A Journey through the Centuries: The Making of Dante Guarneriano

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A handmade illuminated copy of one of the oldest and most richly decorated examples of Dante’s Divine Comedy on display in Toronto.

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On October 20-21-22, 2021, for the International Week of Italian Language and Culture, the Department of Italian Studies at the University of Toronto, in collaboration with St. Michael’s College, Massey College, and the Istituto Italiano di Cultura in Toronto, presents a series of events to celebrate the father of the Italian language, the Mediaeval poet and philosopher Dante Alighieri, and his groundbreaking trilogy, the Divine Comedy, in the year that marks the 700th anniversary of the death of the “sommo poeta”.

A magnificent handmade illuminated anastatic copy of the “Inferno”, known as Dante Guarneriano, will travel to Toronto from the Biblioteca Guarneriana in San Daniele del Friuli, one of Italy’s oldest and most venerated public libraries, founded in 1466 by humanist Guarniero d’Artegna and enriched with the collection of Archbishop and bibliographer Giusto Fontanini in the 18th century.

The Dante Guarneriano is one of the oldest and most richly decorated Medieval examples of Dante’s Divine Comedy “Inferno”, dated late 14th - early 15th century. Miniatures and historiated initials are attributed to Bartolomeo di Fruosino, one of the most influential illuminators of the Florentine School. A notable miniature in the Dante Guarneriano depicts Dante in his studiolo (within the historiated initial “N” which marks the famous incipit of Dante’s journey through Hell: “Nel mezzo del cammin di nostra vita...”).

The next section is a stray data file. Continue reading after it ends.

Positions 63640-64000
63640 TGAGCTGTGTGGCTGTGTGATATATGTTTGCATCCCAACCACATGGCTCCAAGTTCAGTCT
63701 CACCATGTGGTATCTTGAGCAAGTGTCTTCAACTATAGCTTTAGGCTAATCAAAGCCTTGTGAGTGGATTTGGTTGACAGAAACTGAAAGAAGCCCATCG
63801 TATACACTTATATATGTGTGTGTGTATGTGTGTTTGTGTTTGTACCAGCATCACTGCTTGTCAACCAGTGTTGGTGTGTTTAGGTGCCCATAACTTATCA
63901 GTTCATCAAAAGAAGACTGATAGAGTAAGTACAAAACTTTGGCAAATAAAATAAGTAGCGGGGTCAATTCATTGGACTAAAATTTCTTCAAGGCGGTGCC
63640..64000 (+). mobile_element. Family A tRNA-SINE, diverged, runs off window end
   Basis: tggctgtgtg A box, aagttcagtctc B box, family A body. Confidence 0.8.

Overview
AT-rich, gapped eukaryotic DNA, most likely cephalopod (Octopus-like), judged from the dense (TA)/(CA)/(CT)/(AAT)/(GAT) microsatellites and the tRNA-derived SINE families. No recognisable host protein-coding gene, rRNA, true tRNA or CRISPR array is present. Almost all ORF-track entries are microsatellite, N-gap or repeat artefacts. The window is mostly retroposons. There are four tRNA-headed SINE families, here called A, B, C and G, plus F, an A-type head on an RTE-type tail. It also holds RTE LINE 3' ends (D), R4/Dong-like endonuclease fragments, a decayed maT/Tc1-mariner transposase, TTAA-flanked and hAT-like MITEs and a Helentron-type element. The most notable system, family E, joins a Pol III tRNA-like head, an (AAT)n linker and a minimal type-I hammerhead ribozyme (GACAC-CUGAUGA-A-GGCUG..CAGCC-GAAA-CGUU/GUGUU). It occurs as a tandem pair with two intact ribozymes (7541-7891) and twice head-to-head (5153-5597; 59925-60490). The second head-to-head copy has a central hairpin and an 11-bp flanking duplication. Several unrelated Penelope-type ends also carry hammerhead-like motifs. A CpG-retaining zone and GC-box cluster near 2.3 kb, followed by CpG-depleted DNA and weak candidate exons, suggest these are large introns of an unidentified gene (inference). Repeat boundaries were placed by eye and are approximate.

The copy of the Dante Guarneriano that will be displayed in Toronto has been handcrafted by the Scriptorium Foroiuliense in San Daniele, one of the most esteemed centers of Medieval calligraphy and book production in Italy. Specialized in Medieval historical scripts and manuscript production, the Scriptorium Foroiuliense - Scuola Italiana Amanuensi - has produced a dozen anastatic copies of the Dante Guarneriano, on handmade paper 100% cotton fibers, following the traditional techniques used to create the lavishly illuminated manuscripts, including miniatures gilded with gold leaf, finely decorated illustrations, and Medieval luxury bookbinding techniques.

The handcrafted illuminated anastatic copy of the Dante Guarneriano will arrive in Toronto with a delegation of the City of San Daniele, namely Mayor Pietro Valent and the amanuensis of the Scriptorium Foroiuliense, Ivano Coan.

On October 20, the Italian delegation will join a panel of experts in Medieval studies and manuscript culture – Michèle Mulchahey, Centre for Medieval Studies, University of Toronto and Nicholas Everett, Department of History, University of Toronto – coordinated by University of Toronto’s Professor and Senior Fellow at Massey College Paolo Granata, to officially present the copy of the Dante Guarneriano, exploring the making of this unique bibliographic artifact. The event will be live-streamed on YouTube at 4:30 pm EST from Massey College for the Massey Dialogues series.

Following the presentation event at Massey College, on October 21 and 22, at St. Michael’s College and Massey College, the amanuensis of the Scriptorium Foroiuliense, specialized in Medieval historical scripts such as Gothic Textura, Uncial, Beneventan, Carolingian, will hold a series of free workshops open to University of Toronto students as well as to the general public (registration required - Covid 19 protocols will be observed).